On the issue of fees, he is right to be exercised given the area he represents. I appreciate and understand that south Dublin has the highest childcare costs. However, under the scheme, it is not necessarily the case that costs or fees will increase. We will continue to monitor that. The expert group to which I referred is currently looking at ways in which we can link fee increases to improvements in quality. I have a list of vacant childcare places in Deputy Boyd Barrett's constituency. For children up to one year old, there are 13 vacant places; for children between one and two years of age, there are 14 places; while for children between two and three, there are 16 vacant places. This list, dated June 2019, shows that there are places available in his constituency. However, given the fact that he represents people from the area with the highest costs, I will meet the group of parents to whom he refers.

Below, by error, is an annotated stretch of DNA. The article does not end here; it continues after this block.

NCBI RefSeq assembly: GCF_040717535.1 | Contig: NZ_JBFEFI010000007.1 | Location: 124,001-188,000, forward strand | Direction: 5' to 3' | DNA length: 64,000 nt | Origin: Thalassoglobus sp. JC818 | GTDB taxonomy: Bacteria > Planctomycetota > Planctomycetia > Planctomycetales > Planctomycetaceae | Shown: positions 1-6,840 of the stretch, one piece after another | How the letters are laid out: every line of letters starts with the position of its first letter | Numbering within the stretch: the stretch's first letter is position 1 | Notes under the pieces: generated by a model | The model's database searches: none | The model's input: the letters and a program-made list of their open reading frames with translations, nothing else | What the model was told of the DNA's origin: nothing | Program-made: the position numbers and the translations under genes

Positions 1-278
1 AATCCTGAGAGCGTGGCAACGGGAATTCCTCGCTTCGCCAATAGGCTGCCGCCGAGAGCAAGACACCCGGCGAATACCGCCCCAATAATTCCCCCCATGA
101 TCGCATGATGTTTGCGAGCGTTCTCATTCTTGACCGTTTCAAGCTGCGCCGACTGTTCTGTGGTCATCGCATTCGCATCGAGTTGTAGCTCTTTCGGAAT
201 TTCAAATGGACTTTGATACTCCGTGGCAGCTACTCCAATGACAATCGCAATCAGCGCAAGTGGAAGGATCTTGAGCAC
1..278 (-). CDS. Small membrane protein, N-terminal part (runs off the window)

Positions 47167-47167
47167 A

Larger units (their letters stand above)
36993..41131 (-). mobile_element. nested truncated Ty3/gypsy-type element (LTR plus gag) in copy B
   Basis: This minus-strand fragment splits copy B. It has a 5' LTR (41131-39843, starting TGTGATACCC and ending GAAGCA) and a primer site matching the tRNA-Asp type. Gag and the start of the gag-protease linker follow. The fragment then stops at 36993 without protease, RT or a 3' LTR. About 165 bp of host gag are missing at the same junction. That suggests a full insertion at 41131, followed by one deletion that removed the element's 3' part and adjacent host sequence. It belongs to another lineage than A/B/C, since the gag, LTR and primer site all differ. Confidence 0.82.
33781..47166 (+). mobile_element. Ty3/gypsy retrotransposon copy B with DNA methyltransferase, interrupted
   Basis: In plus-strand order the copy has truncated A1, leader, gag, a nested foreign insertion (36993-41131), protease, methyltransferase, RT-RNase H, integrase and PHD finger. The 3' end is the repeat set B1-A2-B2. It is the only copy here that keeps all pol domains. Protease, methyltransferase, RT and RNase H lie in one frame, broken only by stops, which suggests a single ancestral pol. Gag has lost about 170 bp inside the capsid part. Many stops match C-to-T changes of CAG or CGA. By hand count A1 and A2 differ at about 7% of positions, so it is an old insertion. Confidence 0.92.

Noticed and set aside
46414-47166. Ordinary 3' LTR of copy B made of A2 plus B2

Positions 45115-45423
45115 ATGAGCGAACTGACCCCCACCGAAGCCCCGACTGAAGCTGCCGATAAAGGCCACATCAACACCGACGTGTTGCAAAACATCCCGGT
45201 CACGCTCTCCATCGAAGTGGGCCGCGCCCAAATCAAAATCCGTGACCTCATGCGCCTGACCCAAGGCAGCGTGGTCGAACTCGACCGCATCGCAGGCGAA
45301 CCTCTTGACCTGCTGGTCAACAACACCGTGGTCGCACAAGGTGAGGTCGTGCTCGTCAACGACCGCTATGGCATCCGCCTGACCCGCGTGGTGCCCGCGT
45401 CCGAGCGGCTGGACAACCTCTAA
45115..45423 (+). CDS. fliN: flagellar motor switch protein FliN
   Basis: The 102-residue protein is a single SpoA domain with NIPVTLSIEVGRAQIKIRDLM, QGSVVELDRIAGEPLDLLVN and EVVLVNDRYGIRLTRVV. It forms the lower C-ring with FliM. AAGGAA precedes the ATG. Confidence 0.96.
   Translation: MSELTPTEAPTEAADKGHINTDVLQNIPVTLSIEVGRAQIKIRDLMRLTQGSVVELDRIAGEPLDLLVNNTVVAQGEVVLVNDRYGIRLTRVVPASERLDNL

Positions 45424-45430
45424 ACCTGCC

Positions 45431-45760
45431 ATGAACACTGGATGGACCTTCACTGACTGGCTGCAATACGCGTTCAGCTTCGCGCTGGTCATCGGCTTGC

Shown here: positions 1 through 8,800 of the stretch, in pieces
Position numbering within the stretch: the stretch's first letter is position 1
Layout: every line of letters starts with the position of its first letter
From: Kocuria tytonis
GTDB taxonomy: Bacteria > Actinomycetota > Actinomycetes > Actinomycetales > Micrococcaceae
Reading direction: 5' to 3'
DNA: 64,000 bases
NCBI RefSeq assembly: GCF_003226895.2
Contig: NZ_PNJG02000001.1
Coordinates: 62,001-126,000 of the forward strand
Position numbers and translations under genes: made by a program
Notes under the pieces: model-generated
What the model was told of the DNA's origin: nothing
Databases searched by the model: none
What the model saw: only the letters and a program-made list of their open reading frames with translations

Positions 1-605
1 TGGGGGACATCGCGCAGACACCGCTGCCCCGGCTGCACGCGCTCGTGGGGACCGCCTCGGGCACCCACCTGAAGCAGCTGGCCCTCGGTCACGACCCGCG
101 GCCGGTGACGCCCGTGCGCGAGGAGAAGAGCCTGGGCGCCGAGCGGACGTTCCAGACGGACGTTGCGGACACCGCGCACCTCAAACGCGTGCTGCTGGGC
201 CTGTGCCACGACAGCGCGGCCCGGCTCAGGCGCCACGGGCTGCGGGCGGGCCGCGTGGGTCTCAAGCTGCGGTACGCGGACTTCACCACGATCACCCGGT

I thank the Minister for that.

I will try to meet them before Christmas.